Democracy pays

December 23, 2013

In relatively large communities, individuals do not always obey the rules and often exploit the willingness of others to cooperate. Institutions such as the police are there to provide protection from misconduct such as tax fraud. But such institutions don't just come about spontaneously because they cost money which each individual must contribute. An interdisciplinary team of researchers led by Manfred Milinski from the Max Planck Institute for Evolutionary Biology in Plön has now used an experimental game to investigate the conditions under which institutions of this kind can nevertheless arise. The study shows that a group of players does particularly well if it has first used its own "tax money" to set up a central institution which punishes both free riders and tax evaders. However, the groups only set up institutions to penalise tax evasion if they have decided to do so by a democratic majority decision. Democracy thus enables the creation of rules and institutions which, while demanding individual sacrifice, are best for the group. The chances of agreeing on common climate protection measures around the globe are thus greater under democratic conditions.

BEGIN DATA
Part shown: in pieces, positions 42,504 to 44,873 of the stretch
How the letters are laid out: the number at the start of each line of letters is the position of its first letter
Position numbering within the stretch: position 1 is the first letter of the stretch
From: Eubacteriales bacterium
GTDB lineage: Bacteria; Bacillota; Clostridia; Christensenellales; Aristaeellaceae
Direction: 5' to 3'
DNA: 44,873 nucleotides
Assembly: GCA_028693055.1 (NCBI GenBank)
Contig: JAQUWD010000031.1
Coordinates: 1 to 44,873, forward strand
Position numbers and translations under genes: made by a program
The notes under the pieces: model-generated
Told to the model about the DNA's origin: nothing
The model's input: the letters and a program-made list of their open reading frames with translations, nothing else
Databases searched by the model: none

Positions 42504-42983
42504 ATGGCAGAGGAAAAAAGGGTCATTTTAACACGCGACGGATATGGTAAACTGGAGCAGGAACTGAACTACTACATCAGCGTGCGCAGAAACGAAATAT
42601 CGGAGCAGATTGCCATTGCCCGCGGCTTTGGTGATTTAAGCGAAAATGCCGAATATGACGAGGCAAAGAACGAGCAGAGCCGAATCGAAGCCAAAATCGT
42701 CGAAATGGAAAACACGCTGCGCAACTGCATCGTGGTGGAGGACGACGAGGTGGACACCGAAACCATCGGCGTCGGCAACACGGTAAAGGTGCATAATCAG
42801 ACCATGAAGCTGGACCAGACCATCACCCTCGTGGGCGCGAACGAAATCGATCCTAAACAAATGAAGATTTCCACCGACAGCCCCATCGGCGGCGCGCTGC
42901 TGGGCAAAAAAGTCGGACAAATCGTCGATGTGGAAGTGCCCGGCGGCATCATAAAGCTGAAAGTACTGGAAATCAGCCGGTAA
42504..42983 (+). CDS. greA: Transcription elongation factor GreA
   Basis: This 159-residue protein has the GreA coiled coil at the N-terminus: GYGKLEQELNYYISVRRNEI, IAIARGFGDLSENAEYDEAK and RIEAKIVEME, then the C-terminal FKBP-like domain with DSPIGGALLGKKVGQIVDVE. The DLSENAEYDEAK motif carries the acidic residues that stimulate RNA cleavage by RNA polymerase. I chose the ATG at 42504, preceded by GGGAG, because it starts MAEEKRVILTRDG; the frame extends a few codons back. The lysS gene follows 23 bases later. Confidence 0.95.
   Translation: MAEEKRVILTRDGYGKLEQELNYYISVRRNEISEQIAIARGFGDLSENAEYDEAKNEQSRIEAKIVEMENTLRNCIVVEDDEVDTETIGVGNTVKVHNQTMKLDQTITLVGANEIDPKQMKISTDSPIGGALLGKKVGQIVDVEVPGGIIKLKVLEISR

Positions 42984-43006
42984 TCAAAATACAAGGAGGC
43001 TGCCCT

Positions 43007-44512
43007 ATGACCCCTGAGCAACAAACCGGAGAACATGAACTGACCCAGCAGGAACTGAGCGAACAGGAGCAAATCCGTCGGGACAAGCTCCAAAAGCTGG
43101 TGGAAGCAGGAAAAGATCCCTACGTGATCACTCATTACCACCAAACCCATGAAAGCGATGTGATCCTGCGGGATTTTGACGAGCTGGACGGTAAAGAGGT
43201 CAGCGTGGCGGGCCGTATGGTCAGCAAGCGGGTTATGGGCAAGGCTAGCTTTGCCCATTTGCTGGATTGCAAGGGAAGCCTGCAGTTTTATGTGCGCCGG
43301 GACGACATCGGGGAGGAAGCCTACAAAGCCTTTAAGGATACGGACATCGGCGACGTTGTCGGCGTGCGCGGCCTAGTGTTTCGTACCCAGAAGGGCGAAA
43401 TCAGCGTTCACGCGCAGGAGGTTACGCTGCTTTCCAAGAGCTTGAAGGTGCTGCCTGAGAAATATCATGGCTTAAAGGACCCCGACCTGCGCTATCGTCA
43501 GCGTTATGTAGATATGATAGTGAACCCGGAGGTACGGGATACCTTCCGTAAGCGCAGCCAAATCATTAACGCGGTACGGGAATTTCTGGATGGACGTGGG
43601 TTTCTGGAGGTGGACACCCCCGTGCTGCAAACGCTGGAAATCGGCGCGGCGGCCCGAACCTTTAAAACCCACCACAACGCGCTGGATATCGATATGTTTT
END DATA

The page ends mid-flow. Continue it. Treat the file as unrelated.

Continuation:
In most modern states, central institutions are funded by public taxation. This means, however, that tax evaders must also be punished. Once such a system has been established, it is also good for the community: it makes co-existence easier and it helps maintain common standards. However, such advantageous institutions do not come about by themselves. The community must first agree that such a common punishment authority makes sense and decide what powers it should be given. Climate protection is a case in point, demonstrating that this cannot always be achieved. But how can a community agree on sensible institutions and self-limitations?

The Max Planck researchers allowed participants in a modified public goods game to decide whether to pay taxes towards a policing institution with their starting capital. They were additionally able to pay money into a common pot. The total paid in was then tripled and paid out to all participants. If taxes had been paid beforehand, free riders who did not contribute to the group pot were punished by the police. In the absence of taxation, however, there would be no police and the group would run the risk that no-one would pay into the common pot.